Lizzie Gottlieb gives each man plenty of space to tell their own story, with perhaps a slight bias toward her father. Caro is 87 and Gottlieb is 91, yet neither shows any significant mental decline. In fact, their ability to recall the many important moments of their lives and continue to ruminate at a high level is intimidating, and a testament to their intellectualism.
Among the many amazing stories that made the cut of the film are how Gottlieb had to get Caro to cut 350,000 words – or around 700 pages – from The Power Broker just for it to be small enough to be bound, and another about how Caro, in his extensive research about LBJ, discovered just how Johnson literally stole a primary election in his first run for the Senate.
The mark of any good documentary is its ability to engage viewers who may not be intimately familiar with its central subjects. While it’s the professional lives of Caro and Gottlieb that are most notable, the film includes just enough information about their personal lives to make them into full human beings, unlocking what for many have been mysterious figures.
Turn Every Page may be most interesting to those who have read and loved Caro’s books over the past five decades, but there’s enough there to open the film wide for the uninitiated. The lives of Caro and Gottlieb are large, and the documentary provides a great glimpse into how they became that way.
Turn Every Page: The Adventures of Robert Caro and Robert Gottlieb is now playing in Austin at AFS Cinema.
Is this a game to you?
We would say there’s been a murder at the arcade, but it hasn’t happened yet. Pinballz, an arcade, bar, restaurant, and overall gathering place for Austin nerds, is planning a crime for one guest to commit at its Lake Creek location on February 9, and many others will be implicated. Guests will gather in character for a sit-down Southern meal, learn about the crime, tease out the clues, and eventually apprehend one of their own in “Trailer Park Tragedy,” a murder mystery dinner game.
Dinner is a form of theater in itself, bringing together a cast of southern classics: barbecue brisket and ribs, charro beans, corn bread, potato salad, house salad, and Texas toast. This trailer park is vegetarian friendly, with black bean burgers available to swap out. A recent Halloween event featured “feetloaf” and spider sliders.
“Last Valentine's Day we did a really fun murder at a wedding,” says food and beverage manager Mitch Alloway. “And we kind of wanted to go a different direction with Valentine's Day [this year] … We thought this would be more fun and spunky and goofy. We decided to go trailer park status with a ‘PBR-sponsored event,’ basically. It's going to be barbecue; it’s going to be some fun cocktails … and it'll be a fun time.”
A downloadable game book of the same name and similar details appears in game company Night of Mystery’s catalog, but Pinballz is taking the game to the next level, allowing up to 60 guests and ensuring that everyone has a unique character; not so easy at a friend’s house, but no big deal for the Pinballz staff member who will be hosting the game.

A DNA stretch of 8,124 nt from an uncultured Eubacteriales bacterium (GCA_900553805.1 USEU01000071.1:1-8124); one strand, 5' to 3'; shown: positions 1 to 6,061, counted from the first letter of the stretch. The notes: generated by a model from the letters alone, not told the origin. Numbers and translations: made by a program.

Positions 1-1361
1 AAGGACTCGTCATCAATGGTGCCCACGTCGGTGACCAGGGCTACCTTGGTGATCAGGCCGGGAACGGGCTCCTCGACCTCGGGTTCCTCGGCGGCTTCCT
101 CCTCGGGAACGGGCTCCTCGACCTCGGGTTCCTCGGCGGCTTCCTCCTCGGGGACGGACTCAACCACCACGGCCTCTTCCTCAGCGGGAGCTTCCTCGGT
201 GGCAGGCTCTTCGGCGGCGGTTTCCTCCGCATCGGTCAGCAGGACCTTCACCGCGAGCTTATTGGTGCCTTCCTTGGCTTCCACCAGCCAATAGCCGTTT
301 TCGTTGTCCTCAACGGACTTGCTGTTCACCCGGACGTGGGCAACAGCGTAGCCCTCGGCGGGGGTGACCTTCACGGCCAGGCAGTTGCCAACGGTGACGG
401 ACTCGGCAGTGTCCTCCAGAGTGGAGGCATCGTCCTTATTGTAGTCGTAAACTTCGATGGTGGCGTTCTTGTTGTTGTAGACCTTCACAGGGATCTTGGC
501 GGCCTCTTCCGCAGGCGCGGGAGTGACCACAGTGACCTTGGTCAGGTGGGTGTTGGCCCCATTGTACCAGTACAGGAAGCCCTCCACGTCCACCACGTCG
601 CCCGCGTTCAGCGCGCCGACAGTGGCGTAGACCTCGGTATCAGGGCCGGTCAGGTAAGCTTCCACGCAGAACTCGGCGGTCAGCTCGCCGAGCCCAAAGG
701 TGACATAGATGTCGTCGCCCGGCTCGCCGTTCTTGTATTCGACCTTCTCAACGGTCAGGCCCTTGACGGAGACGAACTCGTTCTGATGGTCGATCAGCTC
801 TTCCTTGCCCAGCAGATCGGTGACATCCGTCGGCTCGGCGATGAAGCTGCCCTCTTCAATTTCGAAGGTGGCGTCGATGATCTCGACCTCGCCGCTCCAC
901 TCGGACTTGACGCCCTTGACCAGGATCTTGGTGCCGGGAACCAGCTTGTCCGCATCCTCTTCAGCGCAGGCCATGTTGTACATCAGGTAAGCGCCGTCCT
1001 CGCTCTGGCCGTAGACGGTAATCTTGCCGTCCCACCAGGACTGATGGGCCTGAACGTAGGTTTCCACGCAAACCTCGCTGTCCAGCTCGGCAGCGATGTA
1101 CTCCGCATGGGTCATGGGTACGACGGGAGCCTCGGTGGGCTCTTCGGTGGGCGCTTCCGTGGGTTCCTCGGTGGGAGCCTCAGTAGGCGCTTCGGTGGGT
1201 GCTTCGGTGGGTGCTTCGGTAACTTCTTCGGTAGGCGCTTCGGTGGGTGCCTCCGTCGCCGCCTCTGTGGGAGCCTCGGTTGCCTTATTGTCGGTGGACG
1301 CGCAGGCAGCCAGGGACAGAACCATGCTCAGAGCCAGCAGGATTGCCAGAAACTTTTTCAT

Although it’s a little different than the role-playing games patrons may be used to during the bar’s weekly Dungeons and Dragons sessions — since there is a prescribed series of events and a place to land at the end of the game — this event also gives visitors a chance to get into character and even costume.
“We get a good 80 percent diehard fan base that come in and they deck out, they dress up; They really get into their characters,” says Alloway. “And then there's usually that 15-20 percent that … it's their first time coming in or they're just not sure how to really feel the vibe.”
Characters from the original game sheet include a smooth-talking motorcycle buff, a few harried mothers (including a hairstylist and a grifter), and a security guard who never made it through the police academy but still wants to brag about his position of power. The game includes a disclaimer that offending players is high on its list of priorities.
Regardless of crime solving or method acting prowess, this kind of event exists to get people out of their shells and social circles. With a goal to work on, it’s a rare opportunity in a growing city to connect with others on a night out with none of the herculean sense of initiative it otherwise takes. Alloway guesses that 12-16 people come to every murder mystery, having met as strangers and progressed into friendships through enjoying the event together.
Pinballz, in addition to flooding the senses in the way only an arcade can, is a believer in this kind of night out and puts special effort into planning more throughout the year. There are murder mysteries about once a quarter, and starting at this event, each location will be staggering its mysteries. After the Lake Creek trailer park mystery, Pinballz Kingdom in Buda is hosting a Mardi Gras-themed mystery (February 23), and the original in North Austin is planning an '80s prom theme for April.
“We don't like to drench our calendars with these, because it does take time to plan, coordinate, organize — and we want to make sure that it's not something [that happens] every single week and then it takes away the creative aspect that our team members get involved [in],” says Alloway.
Aside from regularly scheduled murders and D&D adventures (spiced up with dice rolls to find out what $8 drink a patron will receive), the bars are also embarking on more comedy nights, and have started a popular live wrestling series. The chain also organizes whiskey tastings and tournaments for widely-played video games like Street Fighter and Super Smash Brothers.
“We are a very eclectic group of nerds,” says Alloway. “I'm a nerd for food and beverage, and events. We have some nerds that are for drama. We have some people that are nerds for Pokemon. We're basically a massive mob of nerds that have decided how we want to create this venue of like-minded people … where we can kind of take our passions and bring it into one weird unique setting.”
Pinballz will host “Trailer Park Tragedy” at its Lake Creek location (13729 Research Boulevard) on February 9 at 7 pm. Tickets ($35) for the 18-and-up event are available at pinballz.com.